Abstract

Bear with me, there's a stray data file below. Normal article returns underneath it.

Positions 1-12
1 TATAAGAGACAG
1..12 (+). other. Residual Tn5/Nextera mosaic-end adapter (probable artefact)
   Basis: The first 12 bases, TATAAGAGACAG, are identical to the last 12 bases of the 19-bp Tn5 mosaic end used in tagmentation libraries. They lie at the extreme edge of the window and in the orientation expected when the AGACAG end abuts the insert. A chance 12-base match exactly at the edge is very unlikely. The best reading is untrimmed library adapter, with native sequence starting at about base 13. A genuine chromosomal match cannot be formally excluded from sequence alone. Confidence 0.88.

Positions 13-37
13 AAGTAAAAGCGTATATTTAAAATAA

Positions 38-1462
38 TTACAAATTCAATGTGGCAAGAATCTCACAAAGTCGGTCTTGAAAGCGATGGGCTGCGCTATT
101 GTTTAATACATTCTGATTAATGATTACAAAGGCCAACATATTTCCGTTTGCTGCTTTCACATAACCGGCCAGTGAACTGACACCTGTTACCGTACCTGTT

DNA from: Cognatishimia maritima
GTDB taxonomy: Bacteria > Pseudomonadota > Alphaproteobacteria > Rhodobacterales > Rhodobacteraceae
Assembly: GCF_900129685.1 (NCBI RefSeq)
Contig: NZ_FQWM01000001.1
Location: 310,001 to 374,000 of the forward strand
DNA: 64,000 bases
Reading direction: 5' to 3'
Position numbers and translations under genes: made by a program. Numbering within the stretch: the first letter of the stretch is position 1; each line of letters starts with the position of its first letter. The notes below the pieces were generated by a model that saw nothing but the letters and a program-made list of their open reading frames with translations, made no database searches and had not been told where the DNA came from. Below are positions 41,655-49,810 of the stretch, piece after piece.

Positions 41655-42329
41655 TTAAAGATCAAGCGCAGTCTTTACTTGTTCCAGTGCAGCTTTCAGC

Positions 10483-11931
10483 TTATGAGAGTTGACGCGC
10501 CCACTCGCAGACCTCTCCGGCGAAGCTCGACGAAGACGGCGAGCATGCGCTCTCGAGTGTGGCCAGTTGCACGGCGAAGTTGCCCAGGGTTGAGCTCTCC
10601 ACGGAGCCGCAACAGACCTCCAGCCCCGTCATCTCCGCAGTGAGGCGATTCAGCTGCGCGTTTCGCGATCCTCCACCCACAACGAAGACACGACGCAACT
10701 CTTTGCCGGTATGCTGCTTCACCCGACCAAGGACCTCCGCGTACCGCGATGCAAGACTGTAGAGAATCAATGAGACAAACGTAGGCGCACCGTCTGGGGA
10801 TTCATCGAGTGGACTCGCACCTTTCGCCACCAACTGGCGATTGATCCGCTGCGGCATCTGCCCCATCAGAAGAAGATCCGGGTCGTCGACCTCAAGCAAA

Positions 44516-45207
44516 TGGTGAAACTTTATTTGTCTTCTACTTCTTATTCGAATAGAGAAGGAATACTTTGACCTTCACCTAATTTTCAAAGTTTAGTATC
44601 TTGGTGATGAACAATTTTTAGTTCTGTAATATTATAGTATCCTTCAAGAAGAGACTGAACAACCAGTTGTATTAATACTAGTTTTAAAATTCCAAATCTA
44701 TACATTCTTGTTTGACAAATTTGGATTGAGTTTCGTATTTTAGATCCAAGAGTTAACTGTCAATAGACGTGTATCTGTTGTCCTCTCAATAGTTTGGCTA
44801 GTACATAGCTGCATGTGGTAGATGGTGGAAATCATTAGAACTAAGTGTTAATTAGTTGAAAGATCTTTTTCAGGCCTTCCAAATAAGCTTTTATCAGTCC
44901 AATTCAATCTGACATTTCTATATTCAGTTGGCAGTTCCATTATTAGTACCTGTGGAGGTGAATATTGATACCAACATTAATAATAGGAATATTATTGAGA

In conjunction with the Lithoprobe southern Canadian Cordillera program, an extensive examination of geochemical indicators of origins, movement, chemical evolution, and economic significance of paleocrustal fluids was conducted. The study area covers approximately 360 000 km2from the Canadian Rockies to Vancouver Island. Research incorporated petrological, mineralogical, fluid-inclusion, δ18O, δD, δ13C, and Rb/Sr studies of samples of quartz ± carbonate veins and other rock types. The results of the study document a variety of pre-, syn-, and postorogenic, crustal fluid events. In the Rockies, a major pre-Laramide hydrothermal event was identified, which was comprised of a west to east migration of warm, saline brines. This was followed by a major circulation of meteoric water in the Rockies during Laramide uplift. In the southern Omineca extensional zone, convecting surface fluids penetrated to the brittle–ductile transition at 350–450 °C and locally into the underlying more ductile rocks. A principal conclusion of the study is that most quartz ± carbonate veins in metamorphic rocks in the southern Canadian Cordillera precipitated from deeply converted surface fluids. This conclusion supports a surface fluid convection model for the genesis of mesothermal Au–quartz veins, common in greenschist-facies rocks worldwide. The combination of our geochemical results with the results of other Lithoprobe studies indicates that widespread and deep convection of surface fluids in rocks undergoing active metamorphism is a commonplace phenomena in extensional settings, while in compressional-thrust settings the depth of penetration of surface fluids is more limited.

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